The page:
Signal transduction is the process by which an extracellular signaling molecule activates a membrane receptor that in turn alters intracellular molecules creating a response. Transmembrane receptors span the cell membrane, with part of the receptor outside and part inside the cell. The chemical signal binds to the outer portion of the receptor, changing its shape and conveying another signal inside the cell. Some chemical messengers, such as testosterone, can pass through the cell membrane, and bind directly to receptors in the cytoplasm or nucleus. Sometimes there is a cascade of signals within the cell. With each step of the cascade, the signal can be amplified, so a small signal can result in a large response.Eventually, the signal creates a change in the cell, either in the expression of the DNA in the nucleus or in the activity of enzymes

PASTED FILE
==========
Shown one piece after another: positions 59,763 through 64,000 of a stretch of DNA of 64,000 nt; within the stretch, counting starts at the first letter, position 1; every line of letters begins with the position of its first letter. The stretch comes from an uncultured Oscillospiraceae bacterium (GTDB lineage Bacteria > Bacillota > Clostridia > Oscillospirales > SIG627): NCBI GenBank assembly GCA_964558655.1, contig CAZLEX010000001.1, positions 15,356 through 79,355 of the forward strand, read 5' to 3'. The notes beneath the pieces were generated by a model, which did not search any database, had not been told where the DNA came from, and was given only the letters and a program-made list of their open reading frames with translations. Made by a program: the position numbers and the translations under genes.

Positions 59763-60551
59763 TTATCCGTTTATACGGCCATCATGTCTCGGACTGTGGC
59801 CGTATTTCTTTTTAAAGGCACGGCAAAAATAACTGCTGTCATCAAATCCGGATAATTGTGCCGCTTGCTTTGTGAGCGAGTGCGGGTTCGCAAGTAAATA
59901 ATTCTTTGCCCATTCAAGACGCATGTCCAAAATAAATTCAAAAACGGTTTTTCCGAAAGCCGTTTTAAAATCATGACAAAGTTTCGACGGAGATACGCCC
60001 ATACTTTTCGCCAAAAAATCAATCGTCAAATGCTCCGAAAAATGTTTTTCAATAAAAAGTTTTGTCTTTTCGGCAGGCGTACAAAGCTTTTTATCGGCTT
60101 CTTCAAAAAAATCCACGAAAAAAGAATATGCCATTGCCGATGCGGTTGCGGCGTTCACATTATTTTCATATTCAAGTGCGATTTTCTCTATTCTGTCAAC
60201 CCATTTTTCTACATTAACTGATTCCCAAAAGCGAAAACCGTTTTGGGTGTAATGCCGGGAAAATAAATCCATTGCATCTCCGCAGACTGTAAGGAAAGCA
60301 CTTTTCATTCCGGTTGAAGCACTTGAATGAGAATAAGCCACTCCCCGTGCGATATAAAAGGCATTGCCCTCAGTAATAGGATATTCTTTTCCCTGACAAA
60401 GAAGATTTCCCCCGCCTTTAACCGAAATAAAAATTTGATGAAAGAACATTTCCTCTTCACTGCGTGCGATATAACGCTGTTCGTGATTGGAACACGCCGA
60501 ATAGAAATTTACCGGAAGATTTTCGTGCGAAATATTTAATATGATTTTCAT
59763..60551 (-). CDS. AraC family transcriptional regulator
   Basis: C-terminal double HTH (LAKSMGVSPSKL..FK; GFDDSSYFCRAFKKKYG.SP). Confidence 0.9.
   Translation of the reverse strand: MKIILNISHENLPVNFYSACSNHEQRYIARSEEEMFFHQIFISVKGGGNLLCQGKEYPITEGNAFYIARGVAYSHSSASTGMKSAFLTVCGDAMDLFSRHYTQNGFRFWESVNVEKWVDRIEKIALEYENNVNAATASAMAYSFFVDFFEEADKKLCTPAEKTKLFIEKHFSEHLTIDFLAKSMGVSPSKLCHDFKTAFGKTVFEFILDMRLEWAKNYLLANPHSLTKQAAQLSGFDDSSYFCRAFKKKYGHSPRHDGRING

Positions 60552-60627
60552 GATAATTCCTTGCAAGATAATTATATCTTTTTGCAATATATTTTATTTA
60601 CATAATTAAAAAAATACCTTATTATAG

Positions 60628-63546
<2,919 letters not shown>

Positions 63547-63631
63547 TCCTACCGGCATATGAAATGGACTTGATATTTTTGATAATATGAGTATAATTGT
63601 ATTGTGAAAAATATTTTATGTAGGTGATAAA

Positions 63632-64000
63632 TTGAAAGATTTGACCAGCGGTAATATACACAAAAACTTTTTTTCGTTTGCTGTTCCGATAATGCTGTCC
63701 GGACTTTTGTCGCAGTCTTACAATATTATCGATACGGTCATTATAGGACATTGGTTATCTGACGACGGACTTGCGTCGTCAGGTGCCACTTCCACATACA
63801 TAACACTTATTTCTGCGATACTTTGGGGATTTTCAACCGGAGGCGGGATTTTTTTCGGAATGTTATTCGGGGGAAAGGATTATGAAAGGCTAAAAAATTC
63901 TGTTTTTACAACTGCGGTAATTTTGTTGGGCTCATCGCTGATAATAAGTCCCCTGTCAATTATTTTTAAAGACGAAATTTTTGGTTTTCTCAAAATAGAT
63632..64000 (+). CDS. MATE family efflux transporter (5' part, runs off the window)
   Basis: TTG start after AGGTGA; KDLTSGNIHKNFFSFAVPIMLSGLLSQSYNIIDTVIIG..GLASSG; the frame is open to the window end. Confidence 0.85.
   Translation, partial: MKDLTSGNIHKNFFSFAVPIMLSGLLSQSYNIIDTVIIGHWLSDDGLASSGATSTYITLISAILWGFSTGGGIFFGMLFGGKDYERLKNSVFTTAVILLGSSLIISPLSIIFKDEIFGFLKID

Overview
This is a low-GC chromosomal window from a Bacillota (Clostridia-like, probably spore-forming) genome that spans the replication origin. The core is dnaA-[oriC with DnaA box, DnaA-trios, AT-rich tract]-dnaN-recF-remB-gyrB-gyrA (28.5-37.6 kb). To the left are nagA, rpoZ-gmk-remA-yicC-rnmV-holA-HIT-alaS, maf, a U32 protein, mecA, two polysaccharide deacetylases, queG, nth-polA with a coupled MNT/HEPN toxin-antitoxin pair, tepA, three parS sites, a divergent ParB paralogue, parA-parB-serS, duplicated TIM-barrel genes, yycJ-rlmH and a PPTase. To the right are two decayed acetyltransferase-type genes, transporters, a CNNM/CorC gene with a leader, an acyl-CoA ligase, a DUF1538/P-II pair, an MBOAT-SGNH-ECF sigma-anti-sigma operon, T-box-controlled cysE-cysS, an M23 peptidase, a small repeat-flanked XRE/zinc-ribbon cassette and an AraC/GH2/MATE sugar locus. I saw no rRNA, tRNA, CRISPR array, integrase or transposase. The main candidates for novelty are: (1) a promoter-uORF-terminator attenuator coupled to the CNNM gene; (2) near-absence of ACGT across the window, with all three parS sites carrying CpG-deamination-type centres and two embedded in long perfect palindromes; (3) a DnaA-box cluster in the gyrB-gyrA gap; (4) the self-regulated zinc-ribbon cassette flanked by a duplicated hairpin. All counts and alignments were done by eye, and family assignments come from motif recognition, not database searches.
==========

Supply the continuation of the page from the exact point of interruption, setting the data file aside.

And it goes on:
in the cytoplasm.